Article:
Civil rights struggles in the US have been dominated by racial politics. Although slavery was abolished and freed slaves were given the right to vote in 1865, southern states used laws and vigilantism to maintain black Americans as a non-voting lower caste often subject to totalitarian rules of conduct. The federal government, while aware of the situation, had limited jurisdiction over these matters and feared the political effects of provoking the South. A breakthrough came when president Harry S. Truman integrated the armed forces by executive order in 1948. This action prompted a broad movement throughout the 1950s, 1960s, and 1970s to enforce the civil rights of black Americans.
Other civil rights trends in the US include the increasingly liberal interpretation of the Bill of Rights, the protection of laborers from abuse by employers, and the ongoing development of the rights of homosexuals. The abortion controversy in the US has been described as a civil rights issue, although each side claims to protect the rights of a different group.
In Northern Ireland the Civil Rights Movement developed in the 1960s among nationalists in Northern Ireland who demanded an end to Unionist discrimination, in the form of the gerrymandering of local electoral districts to ensure the victory of unionist candidates in areas with nationalist majorities, and in discrimination in the awarding of local authority housing. Tentative steps to address these issues by Terence O'Neill was met with vehement opposition from extremist Protestants, most notably Ian Paisley. Frustration at the lack of reform and the heavy-handed tactics of the RUC and the British army pushed many Catholics towards the IRA. Failure to tackle these issues led to the dissolution of the Northern Ireland government and to the political violence which has plagued Northern Ireland since. One of the leaders of the Civil Rights Movement was future Nobel Peace Prize winner John Hume, another, Austin Currie, a candidate for President of Ireland in 1990. Hume's co-Nobel Lauraute, David Trimble, leader of the Ulster Unionist Party in the 1990s and 2000s, called the Northern Ireland of the 1960s a "cold house for Catholics".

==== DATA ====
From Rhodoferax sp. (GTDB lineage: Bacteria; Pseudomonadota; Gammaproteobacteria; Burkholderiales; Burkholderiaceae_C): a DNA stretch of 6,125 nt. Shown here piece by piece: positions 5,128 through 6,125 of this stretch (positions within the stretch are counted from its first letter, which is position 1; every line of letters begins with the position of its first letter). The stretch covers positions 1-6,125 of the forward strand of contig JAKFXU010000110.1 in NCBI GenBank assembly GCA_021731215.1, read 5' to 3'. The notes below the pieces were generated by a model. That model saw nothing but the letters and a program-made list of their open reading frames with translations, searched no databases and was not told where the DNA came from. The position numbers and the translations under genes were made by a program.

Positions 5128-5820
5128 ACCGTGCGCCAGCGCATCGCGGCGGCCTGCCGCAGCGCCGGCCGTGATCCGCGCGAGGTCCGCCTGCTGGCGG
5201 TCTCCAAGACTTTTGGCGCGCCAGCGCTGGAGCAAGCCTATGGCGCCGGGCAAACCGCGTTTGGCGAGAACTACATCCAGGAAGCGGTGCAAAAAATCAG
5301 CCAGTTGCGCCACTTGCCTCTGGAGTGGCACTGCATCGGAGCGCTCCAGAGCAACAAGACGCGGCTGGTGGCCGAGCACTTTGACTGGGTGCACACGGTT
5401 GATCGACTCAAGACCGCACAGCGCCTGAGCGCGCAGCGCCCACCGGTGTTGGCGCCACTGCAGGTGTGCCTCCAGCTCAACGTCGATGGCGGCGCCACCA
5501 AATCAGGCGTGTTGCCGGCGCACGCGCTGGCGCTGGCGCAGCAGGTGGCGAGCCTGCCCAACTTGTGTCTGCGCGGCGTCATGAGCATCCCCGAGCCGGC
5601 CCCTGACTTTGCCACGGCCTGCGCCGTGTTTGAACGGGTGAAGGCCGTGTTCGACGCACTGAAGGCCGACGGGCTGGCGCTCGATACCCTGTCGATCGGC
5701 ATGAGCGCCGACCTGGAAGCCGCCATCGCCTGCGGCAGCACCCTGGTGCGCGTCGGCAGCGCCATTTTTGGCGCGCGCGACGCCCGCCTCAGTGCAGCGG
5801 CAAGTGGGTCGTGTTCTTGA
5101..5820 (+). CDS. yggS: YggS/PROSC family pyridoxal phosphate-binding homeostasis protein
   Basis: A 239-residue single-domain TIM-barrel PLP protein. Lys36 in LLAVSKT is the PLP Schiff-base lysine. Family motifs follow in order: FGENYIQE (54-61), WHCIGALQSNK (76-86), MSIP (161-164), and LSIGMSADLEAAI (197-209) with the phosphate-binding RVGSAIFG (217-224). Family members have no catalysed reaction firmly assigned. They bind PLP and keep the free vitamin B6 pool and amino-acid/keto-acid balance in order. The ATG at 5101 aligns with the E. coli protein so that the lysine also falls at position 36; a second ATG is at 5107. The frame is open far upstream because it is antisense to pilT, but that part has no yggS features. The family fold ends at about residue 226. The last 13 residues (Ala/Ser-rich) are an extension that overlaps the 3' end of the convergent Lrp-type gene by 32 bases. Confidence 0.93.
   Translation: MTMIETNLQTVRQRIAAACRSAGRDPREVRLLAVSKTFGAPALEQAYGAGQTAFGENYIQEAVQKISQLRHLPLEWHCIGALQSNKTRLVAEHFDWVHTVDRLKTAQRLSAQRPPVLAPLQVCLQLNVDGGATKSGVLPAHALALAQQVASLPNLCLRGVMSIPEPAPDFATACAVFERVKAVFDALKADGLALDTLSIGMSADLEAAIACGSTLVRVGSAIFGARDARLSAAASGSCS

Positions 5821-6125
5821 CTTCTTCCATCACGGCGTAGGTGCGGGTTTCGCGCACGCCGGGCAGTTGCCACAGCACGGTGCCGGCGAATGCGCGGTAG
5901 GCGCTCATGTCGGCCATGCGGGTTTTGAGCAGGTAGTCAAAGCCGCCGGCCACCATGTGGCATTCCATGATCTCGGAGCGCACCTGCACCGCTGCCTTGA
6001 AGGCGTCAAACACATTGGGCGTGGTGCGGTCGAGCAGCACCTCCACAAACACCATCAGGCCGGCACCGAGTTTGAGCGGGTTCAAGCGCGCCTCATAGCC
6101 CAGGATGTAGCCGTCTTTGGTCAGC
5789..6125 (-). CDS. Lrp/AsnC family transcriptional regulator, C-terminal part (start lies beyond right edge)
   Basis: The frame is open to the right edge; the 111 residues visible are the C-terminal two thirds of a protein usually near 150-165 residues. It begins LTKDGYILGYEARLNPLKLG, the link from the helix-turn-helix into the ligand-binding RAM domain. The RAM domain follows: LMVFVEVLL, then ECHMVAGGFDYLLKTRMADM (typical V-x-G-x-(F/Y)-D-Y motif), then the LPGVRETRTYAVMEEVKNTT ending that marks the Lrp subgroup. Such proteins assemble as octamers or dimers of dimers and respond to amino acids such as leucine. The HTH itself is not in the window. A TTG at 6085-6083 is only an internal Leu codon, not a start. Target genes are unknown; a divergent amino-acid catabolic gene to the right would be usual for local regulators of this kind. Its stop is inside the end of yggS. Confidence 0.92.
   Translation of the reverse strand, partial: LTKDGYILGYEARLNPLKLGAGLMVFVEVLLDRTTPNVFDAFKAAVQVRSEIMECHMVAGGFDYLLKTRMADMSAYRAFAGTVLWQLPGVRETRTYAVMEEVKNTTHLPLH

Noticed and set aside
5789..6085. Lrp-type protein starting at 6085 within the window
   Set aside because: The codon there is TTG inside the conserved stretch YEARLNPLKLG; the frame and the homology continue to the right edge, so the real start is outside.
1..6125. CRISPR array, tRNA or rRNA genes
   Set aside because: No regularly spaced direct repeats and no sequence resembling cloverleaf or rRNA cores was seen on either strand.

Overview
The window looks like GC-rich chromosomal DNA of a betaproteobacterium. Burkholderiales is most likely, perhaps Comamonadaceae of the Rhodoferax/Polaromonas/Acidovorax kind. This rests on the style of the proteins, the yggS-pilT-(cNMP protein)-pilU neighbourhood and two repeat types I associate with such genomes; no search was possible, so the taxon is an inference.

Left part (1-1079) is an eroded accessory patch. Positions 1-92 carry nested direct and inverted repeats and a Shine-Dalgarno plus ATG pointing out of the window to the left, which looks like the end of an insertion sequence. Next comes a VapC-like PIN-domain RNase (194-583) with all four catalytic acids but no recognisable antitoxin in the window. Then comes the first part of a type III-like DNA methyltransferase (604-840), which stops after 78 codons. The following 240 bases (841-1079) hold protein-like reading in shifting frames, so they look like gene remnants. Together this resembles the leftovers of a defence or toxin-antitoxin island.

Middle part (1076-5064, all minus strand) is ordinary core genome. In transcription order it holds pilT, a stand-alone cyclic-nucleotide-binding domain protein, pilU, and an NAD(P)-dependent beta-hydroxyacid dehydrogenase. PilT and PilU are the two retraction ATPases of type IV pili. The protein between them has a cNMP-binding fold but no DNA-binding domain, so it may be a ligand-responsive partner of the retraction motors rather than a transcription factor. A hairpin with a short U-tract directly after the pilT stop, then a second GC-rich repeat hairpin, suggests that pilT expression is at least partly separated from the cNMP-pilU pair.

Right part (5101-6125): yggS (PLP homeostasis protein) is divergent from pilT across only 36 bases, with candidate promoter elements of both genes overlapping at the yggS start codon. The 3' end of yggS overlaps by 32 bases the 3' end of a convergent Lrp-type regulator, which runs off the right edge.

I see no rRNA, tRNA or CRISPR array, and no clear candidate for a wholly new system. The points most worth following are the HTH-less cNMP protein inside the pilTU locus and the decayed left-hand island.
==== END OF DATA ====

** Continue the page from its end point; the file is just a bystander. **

Civilrights are distinguished from "human rights" or "natural rights"—civil rights are rights that are bestowed by nations on those within their territorial boundaries, while natural or human rights are rights that many scholars claim ought to belong to all people.
In the United States, for example, laws protecting civilrights appear in the Constitution, in the amendments to the Constitution (particularly the 13th and 14th Amendments), in federal statutes, in state constitutions and statutes and even in the ordinances of counties and cities.
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